Grandson Sees Impact of God’s Word in Jamaican Language

Although I don’t blog regularly during July and August, I wanted to post this exciting guest blog from our 21 year-old grandson, Tyler Vanderveen, in which he gives a first hand, eyewitness report of what happens when people hear the Bible read in their own language for the very first time.

Tyler is working with Wycliffe Caribbean in Jamaica as part of the onsite internship with his school, Ambrose University, and the Christian and Missionary Alliance denomination in Canada. He works under director John Roomes whom Jo and I recruited when I was director of Wycliffe Caribbean nearly ten years ago. We oriented and trained him to be my successor.

Tyler & visiting fiancee Corisa at celebration in Emancipation Park. Note bottle of Ting, Tyler's favourite pop.

Now here’s Tyler!

While returning with my boss John Roomes from a Wycliffe retreat we passed through the town of Kendall, about 70 kilometres east of Kingston. We stopped to participate in a March for Righteousness gathering in the town square at which John’s brother had asked him to speak. Two local pastors had already preached to the group gathered before the stage, reading the gospel of Luke from the New King James version.

John, however, did not speak in English as the pastors had, but spoke in Jamaican Patois. He also focused his preaching, not at the group of Christians near the stage but at the group of men playing dominoes across the street, at the taxi drivers in the parking lot, and at the people in the market.

Soon a small crowd gathered at the edge of the market, listening intently. In the first minute that John began to read from the gospel of Luke, recently translated into Jamaican, a homeless man ran all the way from the back right to the stage, his face alight with understanding. At the same time, some Rastafarian men who were listening to the event from behind a tree came around to the front to listen.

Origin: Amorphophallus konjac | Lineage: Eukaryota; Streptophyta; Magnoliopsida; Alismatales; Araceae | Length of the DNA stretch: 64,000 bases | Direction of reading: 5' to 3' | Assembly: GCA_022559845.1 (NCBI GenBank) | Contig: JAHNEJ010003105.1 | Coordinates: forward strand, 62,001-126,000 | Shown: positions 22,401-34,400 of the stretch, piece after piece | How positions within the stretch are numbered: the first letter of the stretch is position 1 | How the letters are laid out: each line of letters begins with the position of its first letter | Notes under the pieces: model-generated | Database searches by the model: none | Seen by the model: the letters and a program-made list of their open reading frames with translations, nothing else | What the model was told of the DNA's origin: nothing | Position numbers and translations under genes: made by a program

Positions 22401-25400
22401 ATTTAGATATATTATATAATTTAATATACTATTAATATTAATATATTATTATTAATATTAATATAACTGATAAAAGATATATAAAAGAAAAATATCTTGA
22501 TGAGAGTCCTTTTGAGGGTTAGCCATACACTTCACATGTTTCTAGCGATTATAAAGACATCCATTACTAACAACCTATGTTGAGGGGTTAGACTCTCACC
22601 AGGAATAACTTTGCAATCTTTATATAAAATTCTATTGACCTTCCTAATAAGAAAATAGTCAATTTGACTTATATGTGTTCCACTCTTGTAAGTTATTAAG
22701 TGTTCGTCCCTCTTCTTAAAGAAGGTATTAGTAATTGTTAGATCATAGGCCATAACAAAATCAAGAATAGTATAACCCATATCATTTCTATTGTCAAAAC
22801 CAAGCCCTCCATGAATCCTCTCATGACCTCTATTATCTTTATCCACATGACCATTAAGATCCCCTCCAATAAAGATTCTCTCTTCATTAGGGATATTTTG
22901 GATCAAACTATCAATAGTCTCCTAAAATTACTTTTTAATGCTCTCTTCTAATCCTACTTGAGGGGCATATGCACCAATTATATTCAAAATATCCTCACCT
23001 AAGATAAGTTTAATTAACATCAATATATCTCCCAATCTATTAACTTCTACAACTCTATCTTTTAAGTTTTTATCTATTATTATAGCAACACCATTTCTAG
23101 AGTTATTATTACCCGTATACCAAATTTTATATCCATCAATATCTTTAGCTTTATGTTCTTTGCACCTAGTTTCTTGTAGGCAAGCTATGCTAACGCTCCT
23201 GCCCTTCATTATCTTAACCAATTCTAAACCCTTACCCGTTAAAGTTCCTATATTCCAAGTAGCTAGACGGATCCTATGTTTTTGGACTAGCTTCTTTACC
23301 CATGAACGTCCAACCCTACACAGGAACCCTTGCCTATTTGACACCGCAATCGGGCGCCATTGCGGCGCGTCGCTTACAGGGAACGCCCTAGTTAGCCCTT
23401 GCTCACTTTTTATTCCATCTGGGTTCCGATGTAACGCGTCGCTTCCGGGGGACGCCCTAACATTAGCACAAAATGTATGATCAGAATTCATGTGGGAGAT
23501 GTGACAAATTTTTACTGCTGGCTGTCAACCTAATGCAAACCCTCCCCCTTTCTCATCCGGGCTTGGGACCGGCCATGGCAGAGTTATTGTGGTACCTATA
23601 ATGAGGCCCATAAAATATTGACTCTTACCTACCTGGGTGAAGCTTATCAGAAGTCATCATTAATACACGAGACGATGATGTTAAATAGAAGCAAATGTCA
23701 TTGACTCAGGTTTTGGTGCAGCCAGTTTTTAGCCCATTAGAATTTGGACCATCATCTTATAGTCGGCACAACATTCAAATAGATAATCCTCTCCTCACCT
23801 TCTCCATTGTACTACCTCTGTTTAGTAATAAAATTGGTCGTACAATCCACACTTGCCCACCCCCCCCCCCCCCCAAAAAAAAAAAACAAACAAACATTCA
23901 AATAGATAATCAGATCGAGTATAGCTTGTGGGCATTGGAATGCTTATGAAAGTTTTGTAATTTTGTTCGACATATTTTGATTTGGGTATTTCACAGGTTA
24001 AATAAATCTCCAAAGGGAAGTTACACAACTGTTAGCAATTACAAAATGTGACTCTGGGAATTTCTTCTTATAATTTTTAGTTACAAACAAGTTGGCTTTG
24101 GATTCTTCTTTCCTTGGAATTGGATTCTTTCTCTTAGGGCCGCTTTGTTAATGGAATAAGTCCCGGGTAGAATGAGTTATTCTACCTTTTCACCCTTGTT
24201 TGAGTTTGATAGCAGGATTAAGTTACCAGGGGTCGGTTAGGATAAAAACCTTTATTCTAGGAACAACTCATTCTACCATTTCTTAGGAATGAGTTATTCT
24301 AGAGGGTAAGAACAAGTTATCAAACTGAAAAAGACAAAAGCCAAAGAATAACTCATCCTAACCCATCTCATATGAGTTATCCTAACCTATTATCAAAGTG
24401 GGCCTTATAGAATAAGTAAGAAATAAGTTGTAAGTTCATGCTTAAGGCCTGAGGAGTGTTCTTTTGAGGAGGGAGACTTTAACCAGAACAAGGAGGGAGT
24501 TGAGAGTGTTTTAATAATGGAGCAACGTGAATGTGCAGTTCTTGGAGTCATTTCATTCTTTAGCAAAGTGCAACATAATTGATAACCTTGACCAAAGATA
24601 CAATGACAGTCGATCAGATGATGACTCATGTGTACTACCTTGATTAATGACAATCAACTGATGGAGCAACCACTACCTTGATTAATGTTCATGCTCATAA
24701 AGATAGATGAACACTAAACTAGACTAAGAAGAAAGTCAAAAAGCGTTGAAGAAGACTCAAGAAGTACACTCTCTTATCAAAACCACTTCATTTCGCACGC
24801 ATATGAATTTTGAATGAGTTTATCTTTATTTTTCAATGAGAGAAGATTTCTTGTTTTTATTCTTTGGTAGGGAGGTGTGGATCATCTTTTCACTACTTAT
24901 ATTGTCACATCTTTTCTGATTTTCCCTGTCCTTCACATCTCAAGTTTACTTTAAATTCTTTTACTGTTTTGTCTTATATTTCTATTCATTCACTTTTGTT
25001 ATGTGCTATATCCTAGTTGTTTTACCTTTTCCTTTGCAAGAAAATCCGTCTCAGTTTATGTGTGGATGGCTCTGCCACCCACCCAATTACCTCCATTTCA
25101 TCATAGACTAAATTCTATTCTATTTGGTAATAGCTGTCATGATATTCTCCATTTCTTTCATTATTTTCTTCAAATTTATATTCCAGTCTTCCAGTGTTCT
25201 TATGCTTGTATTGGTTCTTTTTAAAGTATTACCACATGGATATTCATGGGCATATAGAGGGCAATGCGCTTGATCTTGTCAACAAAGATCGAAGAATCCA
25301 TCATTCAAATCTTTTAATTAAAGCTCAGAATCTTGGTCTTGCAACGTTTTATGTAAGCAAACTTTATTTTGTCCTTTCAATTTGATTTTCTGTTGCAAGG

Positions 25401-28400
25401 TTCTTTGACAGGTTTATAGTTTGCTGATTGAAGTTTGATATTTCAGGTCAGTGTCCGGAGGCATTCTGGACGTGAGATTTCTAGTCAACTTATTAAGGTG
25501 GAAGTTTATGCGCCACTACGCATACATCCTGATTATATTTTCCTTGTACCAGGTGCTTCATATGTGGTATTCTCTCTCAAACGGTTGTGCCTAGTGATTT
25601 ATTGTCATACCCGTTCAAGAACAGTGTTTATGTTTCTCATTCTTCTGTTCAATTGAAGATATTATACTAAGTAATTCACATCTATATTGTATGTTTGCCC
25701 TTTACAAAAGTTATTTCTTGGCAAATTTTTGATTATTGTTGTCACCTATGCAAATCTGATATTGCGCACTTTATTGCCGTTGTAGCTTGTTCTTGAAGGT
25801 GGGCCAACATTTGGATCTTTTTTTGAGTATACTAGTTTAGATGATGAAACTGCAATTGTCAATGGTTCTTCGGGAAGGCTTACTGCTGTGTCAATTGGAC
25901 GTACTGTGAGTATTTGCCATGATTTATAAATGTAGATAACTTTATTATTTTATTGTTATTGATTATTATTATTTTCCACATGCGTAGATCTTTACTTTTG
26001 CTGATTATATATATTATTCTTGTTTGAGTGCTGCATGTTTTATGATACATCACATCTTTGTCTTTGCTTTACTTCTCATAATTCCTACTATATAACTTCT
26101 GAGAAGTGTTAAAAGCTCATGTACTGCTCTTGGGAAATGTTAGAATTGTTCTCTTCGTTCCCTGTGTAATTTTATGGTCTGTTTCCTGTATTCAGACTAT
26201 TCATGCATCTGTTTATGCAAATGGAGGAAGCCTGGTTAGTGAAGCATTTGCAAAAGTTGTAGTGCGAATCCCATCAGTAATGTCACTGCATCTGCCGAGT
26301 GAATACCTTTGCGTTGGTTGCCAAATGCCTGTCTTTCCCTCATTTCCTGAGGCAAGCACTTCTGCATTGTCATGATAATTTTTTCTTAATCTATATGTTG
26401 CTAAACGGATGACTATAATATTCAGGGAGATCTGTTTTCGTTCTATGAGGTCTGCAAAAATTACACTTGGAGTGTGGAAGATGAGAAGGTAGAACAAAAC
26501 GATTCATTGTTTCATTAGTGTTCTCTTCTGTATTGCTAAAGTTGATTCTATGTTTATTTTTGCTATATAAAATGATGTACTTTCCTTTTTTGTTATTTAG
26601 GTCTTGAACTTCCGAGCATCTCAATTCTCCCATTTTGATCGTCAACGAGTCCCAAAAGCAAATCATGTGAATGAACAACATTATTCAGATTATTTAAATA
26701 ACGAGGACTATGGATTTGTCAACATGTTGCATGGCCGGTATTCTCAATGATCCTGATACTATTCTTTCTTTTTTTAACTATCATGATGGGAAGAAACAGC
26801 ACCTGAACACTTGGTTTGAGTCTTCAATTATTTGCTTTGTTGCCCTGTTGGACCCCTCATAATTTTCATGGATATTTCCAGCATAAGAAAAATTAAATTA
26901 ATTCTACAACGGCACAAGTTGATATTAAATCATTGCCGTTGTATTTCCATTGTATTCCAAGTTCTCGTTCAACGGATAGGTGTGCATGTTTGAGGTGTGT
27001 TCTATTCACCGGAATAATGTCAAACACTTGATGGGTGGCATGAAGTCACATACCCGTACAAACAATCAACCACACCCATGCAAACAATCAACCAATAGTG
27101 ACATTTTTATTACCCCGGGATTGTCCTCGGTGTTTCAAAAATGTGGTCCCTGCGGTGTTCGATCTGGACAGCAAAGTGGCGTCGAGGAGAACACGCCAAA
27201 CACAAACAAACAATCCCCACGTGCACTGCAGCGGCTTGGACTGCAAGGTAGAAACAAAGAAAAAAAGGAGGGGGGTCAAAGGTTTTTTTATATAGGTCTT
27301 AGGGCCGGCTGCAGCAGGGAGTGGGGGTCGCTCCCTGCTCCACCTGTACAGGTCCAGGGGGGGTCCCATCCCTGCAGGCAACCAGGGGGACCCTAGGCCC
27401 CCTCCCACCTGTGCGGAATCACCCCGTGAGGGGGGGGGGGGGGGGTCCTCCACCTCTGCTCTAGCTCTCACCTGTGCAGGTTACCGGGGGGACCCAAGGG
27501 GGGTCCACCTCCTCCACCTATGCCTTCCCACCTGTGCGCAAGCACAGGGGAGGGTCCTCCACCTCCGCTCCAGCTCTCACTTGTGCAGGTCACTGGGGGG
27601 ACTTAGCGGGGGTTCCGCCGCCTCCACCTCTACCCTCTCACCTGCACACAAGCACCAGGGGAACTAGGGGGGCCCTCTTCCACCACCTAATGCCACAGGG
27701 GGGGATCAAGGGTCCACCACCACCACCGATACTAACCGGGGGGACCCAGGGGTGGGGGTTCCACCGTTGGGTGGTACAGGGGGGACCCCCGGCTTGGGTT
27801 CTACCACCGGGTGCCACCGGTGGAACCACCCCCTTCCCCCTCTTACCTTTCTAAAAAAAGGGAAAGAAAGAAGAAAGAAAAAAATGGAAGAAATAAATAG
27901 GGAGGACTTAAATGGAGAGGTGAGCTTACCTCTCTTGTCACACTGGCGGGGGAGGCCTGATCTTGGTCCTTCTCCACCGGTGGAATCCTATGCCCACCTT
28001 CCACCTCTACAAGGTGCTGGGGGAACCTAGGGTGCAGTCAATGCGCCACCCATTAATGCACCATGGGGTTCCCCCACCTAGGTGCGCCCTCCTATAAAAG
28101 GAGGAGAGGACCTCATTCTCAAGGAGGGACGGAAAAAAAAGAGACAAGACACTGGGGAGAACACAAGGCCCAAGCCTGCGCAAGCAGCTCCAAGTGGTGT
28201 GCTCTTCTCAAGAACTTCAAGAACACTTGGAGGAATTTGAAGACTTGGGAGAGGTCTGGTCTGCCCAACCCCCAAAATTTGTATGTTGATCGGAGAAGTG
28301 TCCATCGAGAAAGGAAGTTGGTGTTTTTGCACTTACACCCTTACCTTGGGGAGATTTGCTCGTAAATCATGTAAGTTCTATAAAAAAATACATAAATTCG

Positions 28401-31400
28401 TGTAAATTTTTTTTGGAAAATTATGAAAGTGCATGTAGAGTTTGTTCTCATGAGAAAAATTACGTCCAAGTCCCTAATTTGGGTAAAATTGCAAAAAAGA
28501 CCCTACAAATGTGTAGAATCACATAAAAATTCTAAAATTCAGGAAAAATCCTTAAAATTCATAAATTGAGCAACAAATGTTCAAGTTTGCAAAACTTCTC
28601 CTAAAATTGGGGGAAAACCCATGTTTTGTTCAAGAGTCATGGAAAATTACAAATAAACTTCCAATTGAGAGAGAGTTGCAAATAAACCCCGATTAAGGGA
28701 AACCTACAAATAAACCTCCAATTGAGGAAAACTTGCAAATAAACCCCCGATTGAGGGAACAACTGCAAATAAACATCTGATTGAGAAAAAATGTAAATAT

I had already been told that many people in the rural parts of Jamaica do not understand English well. I had taken that to mean the people in the hills and far from the cities. But on the way back to Kingston, John told me unless a person lives in one of the two main cities, Kingston or Montego Bay, they probably don’t understand English that well. The business people or those who finished high school will speak it better but the poorer, less educated people won’t.

John also told me that the Rastafarian religion split off from orthodox Christianity because they wanted to maintain a sense of their African heritage. They wanted a Bible in Jamaican Patois that they could understand. Most of what they believe is loosely based on a version of the Bible that they can’t really understand.

It seems that every time the church in Jamaica moves toward being more Jamaican and less British, Rastafarians are interested. They are watching and waiting for a church they can be a part of.

John says that when the whole Bible is finally translated into Jamaican and churches begin to preach from it, many Rastafarian people will come to the Lord. They have tried to understand but could not in the English speaking churches, but when they hear the Bible taught in their own Jamaican Patois language, all the truths they gleaned from the old English Bible will be strengthened and the things they got wrong will be corrected.

This is an exciting time to be working in Jamaica. First, God is beginning to use the portions of the Bible that are already translated into Jamaican to draw many people to Himself. Also, during this 50th year of Jamaican independence churches all across Jamaica are praying and working for revival and renewal. Pastors compare the ever present crime, corruption, violence, drugs and gangs as chains that must be thrown off before Jamaica can flourish. These Satanic bonds can only be broken through the power of God’s Word in the language of the people.

Many pastors and church groups are praying that God will make this 50th anniversary a year of Jubilee as it was in the Old Testament. We are praying that the bonds of crime and violence in Jamaica will be thrown off. We are praying for revival. All the things that are holding Jamaica away from God will be removed, as the bonds of the self enslaved man would be removed in the year of jubilee.
Please join in Prayer for Jamaica. Pray that the love and power of Jesus will restore Jamaica, that revival and renewal would come to Jamaica.

Love and Blessings

Tyler

5 thoughts on “Grandson Sees Impact of God’s Word in Jamaican Language

  1. What an interesting blog from Tyler. I never though of Jamaica as having its own language–Jamaican Patois. May God bless all those involved in this great work. And may Jamaica be an Island with the SON.

    • Thanks, Mary, for encouraging Tyler with your comment. Many nations in the Caribbean have their own language, mostly creoles influenced either by English as in Jamaica and Trinidad, or by French as in St Lucia, or a combination of French, Spanish, Dutch and who knows what in Surinam.

  2. Pingback: Grandson Sees Impact of God’s Word in Jamaican Language | Heart Language | Scoop.it

  3. Pingback: Patois | Heart Language Observations

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